The private sector must take the lead in improving lives in the region.
Social entrepreneurship means different things to different people, but it is fundamentally about utilizing the private sector -- in incentive-based partnerships with the public sector, global agencies and the non-profit sector -- to embrace the many issues that face our increasingly globalized society, and integrate this approach into our business models. Instead of old-style philanthropy, social entrepreneurship encourages a sustainable, triple-bottom-line approach to business issues, comprising an effective "repackaging" of capitalism for the century ahead.
The eradication of poverty as well as the sustainability and creation of jobs remain the biggest single challenge in front of the world today. In the Middle East region, despite being so rich in natural wealth, more than 59 million people live on less than $2 per day. And with more than 200 million people being under the age of 24, the needs will only become greater. Over a 100 million jobs will need to be created this century alone.
It's difficult to measure the benefits of social entrepreneurship. However, when you look deep you'll find there are many people working hard to do their best to help make a difference in the lives of the communities around them, to address these issues of poverty and unemployment while also ensuring that the natural wealth of the region benefits everyone. Clearly, in the Arab world we have a lot to do. I believe part of this means implementing a fair system with clear benchmarking and indices, and a channel of transparency so that everyone can accurately know who is doing what in terms of social entrepreneurship, and thereby encourage others to emulate their efforts, investment and achievements. This is crucial to scaling social entrepreneurship in the region, and providing a platform for the next generation to prosper.
At ENSHAA, for our part we are working toward implementing new standards in how our workers' accommodation is set up and run. We want to ensure workers who have come from around the world that they can stay comfortable and connected with their families. We believe that we should take into account the strenuous tasks performed by these workers and as such, feel it is our duty to provide them with improved living and working conditions.
While slavery has been reduced around the world over the centuries, and has long since been banned in any form, the element of slavery still remains present in the modern day, an element that we as people are obligated to remove in its entirety. Last month, leaders from many religious denominations gathered at the Vatican to sign a declaration to end modern-day slavery.
This is an important milestone, but good intentions are not enough. I firmly believe that social entrepreneurship -- the harnessing of the talents and resources of the private sector to improve people's lives in a sustainable manner -- is the key to creating jobs, reducing poverty and eradicating the demand for, and supply of, slavery. This can lead to the opening of doors to many non-profits and philanthropists to partner with private companies to address shared goals. This happens when business communities embrace certain principles, such as empowering communities through capacity building; supporting social and gender equality, helping to repair the environment; and helping to bridge cultural divides -- all done in a sustainable manner.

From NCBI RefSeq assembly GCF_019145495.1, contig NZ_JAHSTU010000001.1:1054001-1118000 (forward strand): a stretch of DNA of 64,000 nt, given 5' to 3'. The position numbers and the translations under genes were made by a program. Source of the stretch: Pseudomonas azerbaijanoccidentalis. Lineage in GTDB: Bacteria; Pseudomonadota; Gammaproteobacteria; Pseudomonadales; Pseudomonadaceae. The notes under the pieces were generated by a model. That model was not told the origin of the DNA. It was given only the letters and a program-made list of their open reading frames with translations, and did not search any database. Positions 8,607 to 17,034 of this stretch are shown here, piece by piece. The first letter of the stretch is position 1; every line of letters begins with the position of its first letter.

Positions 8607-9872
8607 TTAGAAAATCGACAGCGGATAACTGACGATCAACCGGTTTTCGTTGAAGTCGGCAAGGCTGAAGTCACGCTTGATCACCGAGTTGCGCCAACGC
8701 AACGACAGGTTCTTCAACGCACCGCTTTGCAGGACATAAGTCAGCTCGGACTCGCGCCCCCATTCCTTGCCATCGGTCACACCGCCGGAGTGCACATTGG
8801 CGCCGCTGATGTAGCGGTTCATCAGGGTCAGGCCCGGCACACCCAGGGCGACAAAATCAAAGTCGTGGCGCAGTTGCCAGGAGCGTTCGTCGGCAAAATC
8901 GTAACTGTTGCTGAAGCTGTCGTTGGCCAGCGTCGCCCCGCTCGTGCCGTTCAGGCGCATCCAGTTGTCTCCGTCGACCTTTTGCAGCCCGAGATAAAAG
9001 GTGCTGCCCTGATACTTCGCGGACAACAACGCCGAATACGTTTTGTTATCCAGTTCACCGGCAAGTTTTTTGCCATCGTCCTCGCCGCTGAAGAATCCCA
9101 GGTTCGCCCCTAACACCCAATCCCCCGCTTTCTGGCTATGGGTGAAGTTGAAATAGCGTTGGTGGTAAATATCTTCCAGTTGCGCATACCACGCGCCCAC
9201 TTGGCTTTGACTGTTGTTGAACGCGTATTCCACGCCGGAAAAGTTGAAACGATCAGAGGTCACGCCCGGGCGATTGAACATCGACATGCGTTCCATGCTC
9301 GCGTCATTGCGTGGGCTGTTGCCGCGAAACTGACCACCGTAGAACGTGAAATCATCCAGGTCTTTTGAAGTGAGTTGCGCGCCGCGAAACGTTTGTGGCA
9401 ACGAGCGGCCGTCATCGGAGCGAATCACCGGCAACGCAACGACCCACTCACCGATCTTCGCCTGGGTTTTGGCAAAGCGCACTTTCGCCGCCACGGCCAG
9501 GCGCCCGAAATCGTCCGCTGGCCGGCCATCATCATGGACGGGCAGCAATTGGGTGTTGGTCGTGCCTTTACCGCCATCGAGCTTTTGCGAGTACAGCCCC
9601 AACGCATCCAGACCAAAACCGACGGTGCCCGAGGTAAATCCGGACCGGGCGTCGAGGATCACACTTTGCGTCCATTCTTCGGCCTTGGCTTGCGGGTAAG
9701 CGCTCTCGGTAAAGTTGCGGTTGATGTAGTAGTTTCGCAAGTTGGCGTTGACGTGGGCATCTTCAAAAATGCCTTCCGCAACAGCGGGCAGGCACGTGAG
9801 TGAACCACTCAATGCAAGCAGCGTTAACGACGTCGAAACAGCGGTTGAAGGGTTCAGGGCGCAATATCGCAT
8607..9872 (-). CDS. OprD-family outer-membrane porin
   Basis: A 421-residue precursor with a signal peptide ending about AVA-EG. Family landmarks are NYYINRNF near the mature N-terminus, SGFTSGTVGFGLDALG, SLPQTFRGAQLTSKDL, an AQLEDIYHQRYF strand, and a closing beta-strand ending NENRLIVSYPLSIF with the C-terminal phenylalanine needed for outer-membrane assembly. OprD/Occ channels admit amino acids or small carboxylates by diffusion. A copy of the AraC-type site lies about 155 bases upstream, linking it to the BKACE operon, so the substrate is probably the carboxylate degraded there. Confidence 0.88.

Creating millions of jobs so as to prevent a social crisis will require a Herculean effort. The business sector -- together with government and civil society in public-private partnerships -- has a vital role to play in delivering innovative solutions to the growing unemployment rate amongst today's youth. Businesses can take proactive action in all three critical areas of education, employment and entrepreneurship.
It is time to provide a good quality of life to the millions who lack what many in the world can take for granted. But to do so cannot rest with governments and NGOs alone. It will require the private sector to pioneer social solutions. Nobody expects companies to forgo profits or dividends to shareholders; capitalism isn't to blame -- it is the solution.
But it must be a new approach toward capitalism, a "triple bottom line" approach, which will allow us to tackle the defining challenges of our time, and leave behind a region worthy of our children.
This post is part of a series produced by The Huffington Post and Education For Employment (EFE), the leading youth employment nonprofit network in the Middle East and North Africa. EFE has affiliates in Egypt, Jordan, Morocco, Palestine, Tunisia, Saudi Arabia and Yemen, and has a presence in the UAE. The series is being produced in conjunction with the launch of HuffPost Arabi, the newest international edition of The Huffington Post, and the posts in this series will be published in English and in Arabic. The focus of the series is on social entrepreneurship, as part of HuffPost's continuing "What's Working" initiative.